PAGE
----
Personalisation is perhaps one of the fastest growing trends in the retail and eCommerce sectors. This comes as no surprise when, according to McKinsey, personalisation can reduce acquisition costs by as much as 50%, lift revenues by 5 to 15%, and increase the efficiency of marketing spend by 10 to 30%.
Personalisation plays an essential role in every stage of the conversion funnel on your eCommerce website. So how can you take advantage of it?
Personalisation in the acquisition stage
Recognising search terms before a user lands on your website allows you to offer highly specific content. For example, if a customer arrives on a fashion e-tailer’s website after using the search terms ‘summer beachwear’, the e-tailer can utilise keyword data by pushing added-value content such as an eBook on the latest trends in summer outfits.
Personalisation in the activation stage
Of course, identifying a user’s physical location from their IP address enables you to offer your website in the relevant language and currency. An example of more sophisticated personalisation based on location identification, however, is by dynamically displaying products based on the weather, as Very demonstrates here:
This method of personalisation simplifies and tailors the customer’s navigation path on your website. The result? Customers have access to personalised menus featuring product recommendations, wish lists, shopping lists, exclusive offers and much more without having to sign in, thanks to cookies. Amazon demonstrates this with ease here:
This is perhaps the most well-known form of personalisation and includes welcome messages, previous purchase history, basket history, saved items and of course, recommended products. Here’s just one example of personalised content on the Amazon homepage, which is said to generate an additional 10% to 30% in revenue for the eCommerce giant.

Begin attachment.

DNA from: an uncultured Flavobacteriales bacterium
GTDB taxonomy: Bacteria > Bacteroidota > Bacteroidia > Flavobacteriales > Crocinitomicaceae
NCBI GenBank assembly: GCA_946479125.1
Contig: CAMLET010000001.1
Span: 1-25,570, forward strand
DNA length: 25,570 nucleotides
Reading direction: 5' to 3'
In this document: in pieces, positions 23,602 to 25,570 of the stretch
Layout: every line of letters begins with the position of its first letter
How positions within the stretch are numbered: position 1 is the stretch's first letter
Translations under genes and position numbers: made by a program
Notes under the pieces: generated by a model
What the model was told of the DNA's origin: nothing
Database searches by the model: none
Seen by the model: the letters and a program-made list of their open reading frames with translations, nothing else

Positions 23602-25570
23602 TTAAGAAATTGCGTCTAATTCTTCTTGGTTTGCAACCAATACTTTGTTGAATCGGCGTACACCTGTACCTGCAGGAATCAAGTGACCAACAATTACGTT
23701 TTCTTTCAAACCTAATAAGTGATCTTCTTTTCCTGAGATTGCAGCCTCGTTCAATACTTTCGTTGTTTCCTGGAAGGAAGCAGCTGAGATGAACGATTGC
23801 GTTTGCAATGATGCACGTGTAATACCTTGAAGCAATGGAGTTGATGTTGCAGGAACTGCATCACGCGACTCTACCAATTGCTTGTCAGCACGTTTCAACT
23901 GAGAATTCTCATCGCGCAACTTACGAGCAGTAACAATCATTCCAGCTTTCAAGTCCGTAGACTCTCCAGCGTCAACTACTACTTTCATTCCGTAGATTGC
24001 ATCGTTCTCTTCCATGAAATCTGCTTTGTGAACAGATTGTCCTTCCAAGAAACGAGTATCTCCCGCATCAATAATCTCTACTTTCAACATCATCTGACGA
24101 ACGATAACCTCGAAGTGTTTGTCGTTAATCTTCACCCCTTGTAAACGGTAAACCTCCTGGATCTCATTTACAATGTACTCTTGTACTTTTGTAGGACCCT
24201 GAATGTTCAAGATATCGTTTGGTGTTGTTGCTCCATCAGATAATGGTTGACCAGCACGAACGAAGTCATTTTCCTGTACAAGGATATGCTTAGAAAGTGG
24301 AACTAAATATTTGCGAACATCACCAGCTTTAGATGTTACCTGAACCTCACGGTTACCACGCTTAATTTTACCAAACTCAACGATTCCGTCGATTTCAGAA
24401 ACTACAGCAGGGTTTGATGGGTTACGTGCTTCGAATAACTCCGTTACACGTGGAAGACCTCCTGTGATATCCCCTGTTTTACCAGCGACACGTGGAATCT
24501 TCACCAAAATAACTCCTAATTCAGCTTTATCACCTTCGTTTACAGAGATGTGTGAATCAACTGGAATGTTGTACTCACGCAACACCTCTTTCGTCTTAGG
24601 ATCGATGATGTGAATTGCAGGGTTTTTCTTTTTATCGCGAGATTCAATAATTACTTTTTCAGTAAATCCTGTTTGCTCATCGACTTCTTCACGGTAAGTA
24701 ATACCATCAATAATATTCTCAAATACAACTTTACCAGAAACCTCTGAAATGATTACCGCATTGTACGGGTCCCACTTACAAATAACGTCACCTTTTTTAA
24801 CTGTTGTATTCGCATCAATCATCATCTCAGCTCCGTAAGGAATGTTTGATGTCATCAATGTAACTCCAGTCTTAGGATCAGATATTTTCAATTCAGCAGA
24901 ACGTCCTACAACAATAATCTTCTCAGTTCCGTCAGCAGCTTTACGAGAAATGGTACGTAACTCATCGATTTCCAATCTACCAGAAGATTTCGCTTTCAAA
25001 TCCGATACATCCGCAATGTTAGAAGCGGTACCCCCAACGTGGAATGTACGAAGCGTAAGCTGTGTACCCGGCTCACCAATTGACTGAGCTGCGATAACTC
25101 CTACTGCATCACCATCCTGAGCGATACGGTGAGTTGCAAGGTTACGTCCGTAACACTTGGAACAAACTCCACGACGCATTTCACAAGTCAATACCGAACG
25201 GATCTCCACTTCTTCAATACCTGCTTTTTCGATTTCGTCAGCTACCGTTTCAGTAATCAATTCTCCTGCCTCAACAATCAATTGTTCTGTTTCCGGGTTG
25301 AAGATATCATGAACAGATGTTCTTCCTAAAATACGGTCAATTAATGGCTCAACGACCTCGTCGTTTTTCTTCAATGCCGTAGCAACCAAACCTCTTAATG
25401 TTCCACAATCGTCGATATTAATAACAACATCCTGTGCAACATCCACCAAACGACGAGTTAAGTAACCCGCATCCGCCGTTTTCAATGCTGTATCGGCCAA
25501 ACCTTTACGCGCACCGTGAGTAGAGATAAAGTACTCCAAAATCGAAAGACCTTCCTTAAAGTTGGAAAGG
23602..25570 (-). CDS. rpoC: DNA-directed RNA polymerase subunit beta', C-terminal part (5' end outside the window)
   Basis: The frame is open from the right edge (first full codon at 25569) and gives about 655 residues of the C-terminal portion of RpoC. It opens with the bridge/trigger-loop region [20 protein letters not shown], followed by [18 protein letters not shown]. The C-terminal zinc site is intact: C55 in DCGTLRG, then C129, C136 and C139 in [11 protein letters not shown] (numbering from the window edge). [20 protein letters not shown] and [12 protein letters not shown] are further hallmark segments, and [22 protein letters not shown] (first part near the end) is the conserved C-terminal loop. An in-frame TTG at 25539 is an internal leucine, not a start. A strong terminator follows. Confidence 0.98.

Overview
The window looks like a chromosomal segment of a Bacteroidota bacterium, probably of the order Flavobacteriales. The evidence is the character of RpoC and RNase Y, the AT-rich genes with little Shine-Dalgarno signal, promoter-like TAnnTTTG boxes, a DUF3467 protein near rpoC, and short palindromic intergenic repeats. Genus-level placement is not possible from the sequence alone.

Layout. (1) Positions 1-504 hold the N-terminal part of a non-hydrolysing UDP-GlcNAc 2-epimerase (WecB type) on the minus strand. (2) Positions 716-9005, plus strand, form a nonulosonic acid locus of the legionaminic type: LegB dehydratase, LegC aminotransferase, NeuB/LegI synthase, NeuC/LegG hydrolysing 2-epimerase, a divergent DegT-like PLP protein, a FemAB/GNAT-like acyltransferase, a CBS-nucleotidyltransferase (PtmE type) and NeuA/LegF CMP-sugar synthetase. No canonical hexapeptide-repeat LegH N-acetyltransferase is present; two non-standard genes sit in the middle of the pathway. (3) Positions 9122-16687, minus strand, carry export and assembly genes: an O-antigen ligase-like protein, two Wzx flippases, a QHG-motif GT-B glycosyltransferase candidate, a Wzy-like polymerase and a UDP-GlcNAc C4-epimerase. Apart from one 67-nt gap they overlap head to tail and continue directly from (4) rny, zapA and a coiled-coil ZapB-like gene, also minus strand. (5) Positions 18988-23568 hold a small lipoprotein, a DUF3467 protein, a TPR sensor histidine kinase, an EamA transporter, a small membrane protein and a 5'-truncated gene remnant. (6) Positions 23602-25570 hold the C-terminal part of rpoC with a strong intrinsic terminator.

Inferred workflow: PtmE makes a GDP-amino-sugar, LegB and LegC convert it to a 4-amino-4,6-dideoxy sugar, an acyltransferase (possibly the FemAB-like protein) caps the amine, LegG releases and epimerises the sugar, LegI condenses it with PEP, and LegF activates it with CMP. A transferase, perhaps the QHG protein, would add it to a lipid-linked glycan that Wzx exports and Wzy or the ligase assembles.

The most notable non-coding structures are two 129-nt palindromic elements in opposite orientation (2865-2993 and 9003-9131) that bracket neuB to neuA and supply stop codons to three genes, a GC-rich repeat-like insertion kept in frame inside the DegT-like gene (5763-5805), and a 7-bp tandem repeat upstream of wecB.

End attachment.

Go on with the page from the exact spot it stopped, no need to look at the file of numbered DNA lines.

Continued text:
ASOS is hot on Amazon’s heels, offering a highly tailored shopping experience with the use of product recommendation pop-ins:
Zalando offered an innovative personal stylist service back in 2015, in which customers filled in a questionnaire based on their preferred stylist offered by Zalando. The chosen stylist then contacted the customer by telephone to discuss outfits based on their profile and existing shopping data.
Personalisation in the desire stage
One of the latest innovations in personalisation is the use of personalised promotions in real time. Personalising your promotions allows you to target customers representing the biggest commercial potential. You can tailor your promotions based on a user’s character, product preferences and buying habits. Every element of a promotion can be personalised, from the message and product on offer, to the conditions and generosity.
Retargeted ads allow you to personalise the customer experience even when the customer has left your website:
Personalised reminder emails
Leveraging a user’s browsing history with personal reminder emails is an effective way to increase conversions and optimise the customer experience. Debenhams masters this method of personalisation:
Cart abandonment is one of eCommerce’s biggest problems. According to eMarketer, the digital shopping cart abandonment rate in Europe across Q1 2016 was an astonishing 71.5%. One way to avoid this issue is to send out incentive emails, as Boohoo demonstrates here:
Personalised emails such as this are based on user segmentation. Benefits include high open rates and engagement, and enable you to close the loop.
Personalisation in the post-purchase stage
The New York-based mattress company Casper, voted 2nd most innovative retailer in the world after Amazon, excels in retention marketing. With simple and intelligent copy, and an eye-catching image, Casper tempts customers to accompany the mattress with the whole set.
As you can see from these examples, personalisation and data go hand in hand. Data gives you the tools to target the right customer, at the right time, on the right device. Experian observes that 87% of customers find it acceptable for brands and retailers to use their data as long as it is relevant to them or it’s from companies they have recently purchased from. And so, as methods of personalisation are becoming increasingly sophisticated e-tailers must always be transparent with customers about ways in which data is being used.